Experts who have studied drug abuse have come up with what they call the “Modified Social Stress Model” to understand why particular individuals start abusing drugs. This is really just a fancy term for something that is very common-sensical. What the experts say is that there are a number of factors in ones life that can cause one to start using drugs; these, they call RISK FACTORS. At the same time, there are some other factors that prevent one from doing so and these are called PROTECTIVE FACTORS. If the risk factors in an individual’s life outweigh the protective factors, it is likely that (s)he will start abusing drugs. Think of it along these lines: What is the chance that THAT particular boy or girl will fall in love with you? Now most of us know that it is not just a matter of being decent looking. There are many other factors, some of which will work in your favour and some of which will go against you. For example, does the object of your desire have another boy/girl friend, do your interests match, are you in the same school or college and so are likely to meet often, do you have common friends who will act as your messengers?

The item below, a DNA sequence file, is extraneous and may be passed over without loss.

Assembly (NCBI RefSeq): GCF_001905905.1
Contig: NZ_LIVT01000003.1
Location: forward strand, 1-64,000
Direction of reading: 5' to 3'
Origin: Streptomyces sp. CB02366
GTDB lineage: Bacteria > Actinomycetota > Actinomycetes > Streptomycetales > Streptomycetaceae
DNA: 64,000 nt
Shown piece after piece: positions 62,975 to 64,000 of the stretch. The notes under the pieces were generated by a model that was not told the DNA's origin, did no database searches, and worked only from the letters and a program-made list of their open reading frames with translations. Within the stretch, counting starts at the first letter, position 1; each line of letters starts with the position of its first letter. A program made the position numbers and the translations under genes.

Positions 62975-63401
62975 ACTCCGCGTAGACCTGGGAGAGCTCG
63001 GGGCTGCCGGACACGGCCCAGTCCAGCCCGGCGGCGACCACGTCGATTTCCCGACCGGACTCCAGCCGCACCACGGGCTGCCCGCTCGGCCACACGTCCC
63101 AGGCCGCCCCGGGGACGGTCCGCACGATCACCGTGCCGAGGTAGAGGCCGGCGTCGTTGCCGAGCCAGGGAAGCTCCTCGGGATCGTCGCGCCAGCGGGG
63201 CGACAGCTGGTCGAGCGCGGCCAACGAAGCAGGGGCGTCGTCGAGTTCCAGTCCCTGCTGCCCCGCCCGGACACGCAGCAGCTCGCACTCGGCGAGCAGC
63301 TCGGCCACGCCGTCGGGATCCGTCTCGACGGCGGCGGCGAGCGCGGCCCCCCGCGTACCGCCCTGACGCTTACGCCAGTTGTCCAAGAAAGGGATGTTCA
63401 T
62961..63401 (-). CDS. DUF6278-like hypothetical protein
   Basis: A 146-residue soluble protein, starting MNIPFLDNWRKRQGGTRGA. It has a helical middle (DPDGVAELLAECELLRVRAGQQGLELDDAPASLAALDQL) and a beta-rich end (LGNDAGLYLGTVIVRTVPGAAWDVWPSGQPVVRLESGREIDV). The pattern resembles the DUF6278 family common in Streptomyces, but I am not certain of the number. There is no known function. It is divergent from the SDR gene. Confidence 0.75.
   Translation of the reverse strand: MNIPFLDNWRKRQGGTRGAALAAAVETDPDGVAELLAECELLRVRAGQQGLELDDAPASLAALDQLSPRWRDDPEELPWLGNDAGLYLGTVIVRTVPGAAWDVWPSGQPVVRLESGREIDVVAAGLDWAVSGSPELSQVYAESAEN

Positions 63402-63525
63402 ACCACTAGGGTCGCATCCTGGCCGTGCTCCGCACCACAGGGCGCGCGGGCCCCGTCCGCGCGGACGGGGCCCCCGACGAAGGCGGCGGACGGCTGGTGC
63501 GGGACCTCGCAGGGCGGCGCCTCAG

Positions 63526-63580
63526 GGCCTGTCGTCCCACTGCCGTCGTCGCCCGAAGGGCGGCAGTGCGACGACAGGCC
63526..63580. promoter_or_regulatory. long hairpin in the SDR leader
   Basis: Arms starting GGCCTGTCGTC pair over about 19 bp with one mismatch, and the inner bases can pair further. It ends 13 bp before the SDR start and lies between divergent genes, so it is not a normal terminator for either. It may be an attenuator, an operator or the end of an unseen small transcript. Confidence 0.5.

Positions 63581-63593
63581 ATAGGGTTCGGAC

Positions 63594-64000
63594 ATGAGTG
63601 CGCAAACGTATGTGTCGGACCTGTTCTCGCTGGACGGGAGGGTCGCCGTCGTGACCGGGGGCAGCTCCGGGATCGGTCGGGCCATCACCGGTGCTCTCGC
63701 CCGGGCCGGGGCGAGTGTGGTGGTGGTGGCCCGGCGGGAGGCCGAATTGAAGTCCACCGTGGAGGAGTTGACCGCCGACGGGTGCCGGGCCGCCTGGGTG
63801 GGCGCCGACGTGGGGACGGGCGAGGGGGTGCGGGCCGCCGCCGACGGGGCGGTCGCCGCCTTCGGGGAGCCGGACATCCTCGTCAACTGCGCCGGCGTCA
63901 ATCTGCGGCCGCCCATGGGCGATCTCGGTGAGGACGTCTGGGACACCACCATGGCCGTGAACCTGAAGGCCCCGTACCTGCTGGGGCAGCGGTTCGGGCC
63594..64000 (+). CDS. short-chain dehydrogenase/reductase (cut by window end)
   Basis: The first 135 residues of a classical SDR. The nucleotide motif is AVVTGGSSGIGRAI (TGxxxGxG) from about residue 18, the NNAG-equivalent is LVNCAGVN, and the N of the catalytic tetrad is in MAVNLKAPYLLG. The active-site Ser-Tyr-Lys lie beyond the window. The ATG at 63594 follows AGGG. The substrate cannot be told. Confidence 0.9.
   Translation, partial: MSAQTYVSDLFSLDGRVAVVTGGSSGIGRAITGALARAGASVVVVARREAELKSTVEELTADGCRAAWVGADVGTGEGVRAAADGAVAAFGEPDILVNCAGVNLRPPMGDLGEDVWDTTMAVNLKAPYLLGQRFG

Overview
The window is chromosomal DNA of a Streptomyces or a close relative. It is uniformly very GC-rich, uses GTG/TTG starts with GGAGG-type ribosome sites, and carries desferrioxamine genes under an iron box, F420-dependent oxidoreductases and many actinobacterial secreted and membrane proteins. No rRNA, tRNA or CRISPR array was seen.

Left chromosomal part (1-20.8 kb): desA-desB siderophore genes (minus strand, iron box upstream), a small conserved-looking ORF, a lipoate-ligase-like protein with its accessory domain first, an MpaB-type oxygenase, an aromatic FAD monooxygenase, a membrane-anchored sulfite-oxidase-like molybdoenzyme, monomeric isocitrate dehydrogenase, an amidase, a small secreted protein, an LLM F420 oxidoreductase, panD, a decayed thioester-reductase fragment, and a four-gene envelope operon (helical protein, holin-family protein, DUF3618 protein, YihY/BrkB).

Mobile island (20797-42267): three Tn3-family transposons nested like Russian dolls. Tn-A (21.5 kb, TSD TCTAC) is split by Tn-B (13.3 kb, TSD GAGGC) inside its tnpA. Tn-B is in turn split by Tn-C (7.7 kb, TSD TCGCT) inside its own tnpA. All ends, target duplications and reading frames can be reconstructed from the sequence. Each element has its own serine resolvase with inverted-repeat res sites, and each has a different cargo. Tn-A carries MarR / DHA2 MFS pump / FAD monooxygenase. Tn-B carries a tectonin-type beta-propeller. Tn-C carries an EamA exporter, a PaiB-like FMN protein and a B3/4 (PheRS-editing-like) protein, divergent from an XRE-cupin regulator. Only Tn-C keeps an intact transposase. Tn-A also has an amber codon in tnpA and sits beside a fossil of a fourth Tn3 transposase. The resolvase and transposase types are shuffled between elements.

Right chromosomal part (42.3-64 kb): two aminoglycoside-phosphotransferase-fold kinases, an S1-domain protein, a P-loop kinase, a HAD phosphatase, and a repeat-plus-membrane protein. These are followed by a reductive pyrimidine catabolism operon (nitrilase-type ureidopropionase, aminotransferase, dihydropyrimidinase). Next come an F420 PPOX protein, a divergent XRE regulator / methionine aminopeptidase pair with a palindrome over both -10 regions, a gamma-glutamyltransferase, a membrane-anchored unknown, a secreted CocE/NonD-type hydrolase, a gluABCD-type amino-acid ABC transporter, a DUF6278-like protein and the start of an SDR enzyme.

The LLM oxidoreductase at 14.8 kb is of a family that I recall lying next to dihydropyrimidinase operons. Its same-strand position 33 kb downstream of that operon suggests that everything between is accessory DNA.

A very basic question but one that needs to be clarified. For, if we start thinking of drugs as just the substances that cause problems or are abused by people we know, then we are likely to ignore other substances that, for one reason or another, are not thought of as drugs by our
A psychoactive substance is any substance people take to change either the way they feel, think, or behave. This description covers alcohol and tobacco as well as other natural and manufactured drugs.
In the past, most of the drugs that were used were made from plants. That is, plants grown and then converted into drugs such as cocaine, heroin and cannabis (or marijuana).
In the 20th century, people found out how to make drugs from chemicals. These are called man-made, or synthetic drugs, and include speed, ecstasy, LSD, “batu”, “hot ice”, “kleenex”, “adam” and “meth”, etc.
More details about the effects of particular drugs: